From: Junio C Hamano <gits...@pobox.com>
> Christian Couder <chrisc...@tuxfamily.org> writes:
>> +Help add RFC 822-like headers, called 'trailers', at the end of the
>> +otherwise free-form part of a commit message.
> I think it is somewhat misleading to use the word "headers" like
> that. 'trailers' look similar to RFC-822-headers but they come at
> the end. The sentence however reads as if they are "headers" that
> look like RFC 822. Perhaps shuffling words like so:
> Help adding 'trailers' lines, that look similar to RFC 822
> e-mail headers, at the end of the ...
> would make it less confusing.
Ok, I made this change in v11.
>> +Some configuration variables control the way the `token` arguments are
>> +applied to the message and the way any existing trailer in the message
>> +is changed. They also make it possible to automatically add some
>> +By default, a 'token=value' or 'token:value' argument will be added
>> +only if no trailer with the same (token, value) pair is already in the
>> +message. The 'token' and 'value' parts will be trimmed to remove
>> +starting and trailing whitespace, and the resulting trimmed 'token'
>> +and 'value' will appear in the message like this:
>> +token: value
> Mental note: this does assume that the final output for the 'token'
> is to have a line <label> that is followed by a colon ":", SP and
> the value.
> And the natural way to express that on the command line would be to
> say "token: value", I would think, but let's just read on.
>> +Note that 'trailers' do not follow and are not intended to follow many
>> +rules that are in RFC 822. For example they do not follow the line
>> +breaking rules, the encoding rules and probably many other rules.
> s/that are in RFC 822/for RFC 822 headers/.
> s/line breaking/line folding/. (see RFC 822, 3.1.1)
Ok, it's in v11 too.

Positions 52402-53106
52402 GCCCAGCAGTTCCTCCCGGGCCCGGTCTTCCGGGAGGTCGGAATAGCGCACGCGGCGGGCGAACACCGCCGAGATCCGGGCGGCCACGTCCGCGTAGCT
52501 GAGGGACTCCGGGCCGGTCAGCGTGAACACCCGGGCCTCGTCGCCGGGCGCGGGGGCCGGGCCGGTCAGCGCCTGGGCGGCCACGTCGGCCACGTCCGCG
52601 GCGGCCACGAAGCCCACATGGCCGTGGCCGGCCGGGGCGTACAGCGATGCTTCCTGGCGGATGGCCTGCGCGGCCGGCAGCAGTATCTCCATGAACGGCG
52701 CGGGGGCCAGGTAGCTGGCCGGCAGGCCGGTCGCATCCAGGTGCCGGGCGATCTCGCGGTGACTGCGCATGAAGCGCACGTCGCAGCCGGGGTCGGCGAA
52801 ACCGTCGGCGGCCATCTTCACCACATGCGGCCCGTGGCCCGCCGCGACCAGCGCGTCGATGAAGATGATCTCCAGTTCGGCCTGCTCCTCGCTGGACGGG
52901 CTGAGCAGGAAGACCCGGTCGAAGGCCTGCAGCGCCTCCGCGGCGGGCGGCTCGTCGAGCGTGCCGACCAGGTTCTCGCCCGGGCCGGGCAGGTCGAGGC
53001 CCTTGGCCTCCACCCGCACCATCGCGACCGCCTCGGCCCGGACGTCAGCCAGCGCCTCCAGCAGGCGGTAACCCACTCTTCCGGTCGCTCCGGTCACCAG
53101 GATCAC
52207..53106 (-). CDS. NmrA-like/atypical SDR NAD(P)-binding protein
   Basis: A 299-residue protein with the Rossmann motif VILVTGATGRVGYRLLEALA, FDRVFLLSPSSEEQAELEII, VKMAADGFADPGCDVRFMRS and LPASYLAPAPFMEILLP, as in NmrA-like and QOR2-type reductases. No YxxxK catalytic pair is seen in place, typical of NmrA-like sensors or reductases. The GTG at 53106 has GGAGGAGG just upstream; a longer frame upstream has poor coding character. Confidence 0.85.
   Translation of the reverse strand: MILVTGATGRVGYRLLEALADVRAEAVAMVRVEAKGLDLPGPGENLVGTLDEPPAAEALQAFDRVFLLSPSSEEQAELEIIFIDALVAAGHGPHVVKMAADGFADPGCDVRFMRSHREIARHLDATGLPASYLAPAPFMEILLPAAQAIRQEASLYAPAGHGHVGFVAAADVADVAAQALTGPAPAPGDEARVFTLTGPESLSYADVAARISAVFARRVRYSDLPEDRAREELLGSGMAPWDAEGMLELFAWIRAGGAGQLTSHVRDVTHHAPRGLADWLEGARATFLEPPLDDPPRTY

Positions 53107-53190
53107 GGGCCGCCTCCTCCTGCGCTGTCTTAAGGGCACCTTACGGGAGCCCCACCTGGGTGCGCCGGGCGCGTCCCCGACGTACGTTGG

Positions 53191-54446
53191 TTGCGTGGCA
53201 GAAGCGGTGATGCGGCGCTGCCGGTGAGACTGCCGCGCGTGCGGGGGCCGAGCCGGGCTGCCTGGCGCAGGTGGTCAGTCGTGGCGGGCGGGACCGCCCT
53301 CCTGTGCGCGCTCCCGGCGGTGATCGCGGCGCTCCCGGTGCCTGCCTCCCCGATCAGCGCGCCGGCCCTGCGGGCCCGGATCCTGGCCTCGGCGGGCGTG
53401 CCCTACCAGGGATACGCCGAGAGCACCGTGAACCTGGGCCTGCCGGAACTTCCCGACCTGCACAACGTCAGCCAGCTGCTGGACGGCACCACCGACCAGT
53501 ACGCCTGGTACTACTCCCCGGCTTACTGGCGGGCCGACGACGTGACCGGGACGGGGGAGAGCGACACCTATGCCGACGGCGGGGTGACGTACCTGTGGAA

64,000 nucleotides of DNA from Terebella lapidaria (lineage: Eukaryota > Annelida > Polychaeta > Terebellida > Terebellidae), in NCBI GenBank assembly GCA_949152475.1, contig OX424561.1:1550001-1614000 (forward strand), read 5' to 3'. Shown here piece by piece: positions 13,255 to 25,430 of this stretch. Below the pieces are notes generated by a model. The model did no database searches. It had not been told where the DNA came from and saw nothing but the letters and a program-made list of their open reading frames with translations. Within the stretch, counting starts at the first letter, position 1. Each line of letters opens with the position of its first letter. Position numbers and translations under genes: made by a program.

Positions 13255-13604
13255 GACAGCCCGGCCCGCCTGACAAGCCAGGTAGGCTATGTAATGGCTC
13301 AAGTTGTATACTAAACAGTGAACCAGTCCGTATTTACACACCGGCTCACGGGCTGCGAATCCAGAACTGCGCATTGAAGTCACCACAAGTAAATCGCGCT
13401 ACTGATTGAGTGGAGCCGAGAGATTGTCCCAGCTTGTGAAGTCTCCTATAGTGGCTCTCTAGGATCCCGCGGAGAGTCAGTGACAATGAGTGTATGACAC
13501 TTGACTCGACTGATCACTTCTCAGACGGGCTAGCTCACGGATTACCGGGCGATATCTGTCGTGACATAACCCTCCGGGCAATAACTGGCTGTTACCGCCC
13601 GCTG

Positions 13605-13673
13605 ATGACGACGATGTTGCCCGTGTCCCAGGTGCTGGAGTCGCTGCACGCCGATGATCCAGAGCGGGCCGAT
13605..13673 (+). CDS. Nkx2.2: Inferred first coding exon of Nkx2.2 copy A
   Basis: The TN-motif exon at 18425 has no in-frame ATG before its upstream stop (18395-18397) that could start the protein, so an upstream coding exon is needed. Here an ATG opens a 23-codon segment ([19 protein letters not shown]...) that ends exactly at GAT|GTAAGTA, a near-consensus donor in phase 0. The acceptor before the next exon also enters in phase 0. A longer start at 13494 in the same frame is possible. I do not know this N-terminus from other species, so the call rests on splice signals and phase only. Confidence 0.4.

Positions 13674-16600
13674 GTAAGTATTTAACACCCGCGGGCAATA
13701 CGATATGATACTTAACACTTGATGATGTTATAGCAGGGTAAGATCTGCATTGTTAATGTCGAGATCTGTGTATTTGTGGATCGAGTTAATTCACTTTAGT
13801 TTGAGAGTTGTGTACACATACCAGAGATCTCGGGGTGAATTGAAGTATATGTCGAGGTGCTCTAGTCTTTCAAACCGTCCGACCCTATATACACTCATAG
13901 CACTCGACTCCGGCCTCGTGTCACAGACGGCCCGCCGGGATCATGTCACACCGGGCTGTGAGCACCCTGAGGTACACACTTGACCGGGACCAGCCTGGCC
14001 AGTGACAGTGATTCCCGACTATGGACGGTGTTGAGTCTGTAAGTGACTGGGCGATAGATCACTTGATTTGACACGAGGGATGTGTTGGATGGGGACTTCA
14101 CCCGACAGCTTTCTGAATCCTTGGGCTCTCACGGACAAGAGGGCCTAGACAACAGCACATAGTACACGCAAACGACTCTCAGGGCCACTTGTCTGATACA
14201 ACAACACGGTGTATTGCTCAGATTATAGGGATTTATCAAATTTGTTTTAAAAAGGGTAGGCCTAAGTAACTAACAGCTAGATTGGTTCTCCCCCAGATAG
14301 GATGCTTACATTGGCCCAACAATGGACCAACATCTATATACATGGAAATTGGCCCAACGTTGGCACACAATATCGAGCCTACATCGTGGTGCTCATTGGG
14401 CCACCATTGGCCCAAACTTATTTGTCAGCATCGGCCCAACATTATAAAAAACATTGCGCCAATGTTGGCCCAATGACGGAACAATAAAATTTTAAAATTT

>> + If the 'value' part of any trailer contains only whitespace,
>> + the whole trailer will be removed from the resulting message.
>> +CONFIGURATION VARIABLES
>> + This 'key' will be used instead of 'token' in the
> As `key` is something that is typed literally, it should be typeset
> as `key` in the descriptive text.
Ok, I used `key` in v11.
> I think other manpages spell the
> placeholder as `<token>` (or '<token>', I am not sure which...).
I found mostly <token>, so I used that in v11.
>> + trailer. After some alphanumeric characters, it can contain
>> + some non alphanumeric characters like ':', '=' or '#' that will
>> + be used instead of ':' to separate the token from the value in
>> + the trailer, though the default ':' is more standard.
> I assume that this is for things like
> bug #538
> and the configuration would say something like:
> [trailer "bug"]
> key = "bug #"
> For completeness (of this example), the bog-standard s-o-b would
> look like
> Signed-off-by: Christian Couder <chrisc...@tuxfamily.org>
> and the configuration for it that spell the redundant "key" would
> [trailer "Signed-off-by"]
> key = "Signed-off-by: "
Yeah, but you can use the following instead:
key = "Signed-off-by: "
The <token> and the key can be different.
> Am I reading the intention correctly?
Yeah, I think so.
> That is, when trailer.<token>.key is not defined, the value defaults
> to "<token>: " (with one SP after the label and colon),
> and when it
> is defined, the value can come directly after it.
The value can come directly after the key, only if the key ends with '#'.
If it ends with something else, except spaces, one SP will be added
between the key and the value.
Yeah, I made '#' special in the hope that it would be more compatible
with GitHub and other services that might also use '#'.
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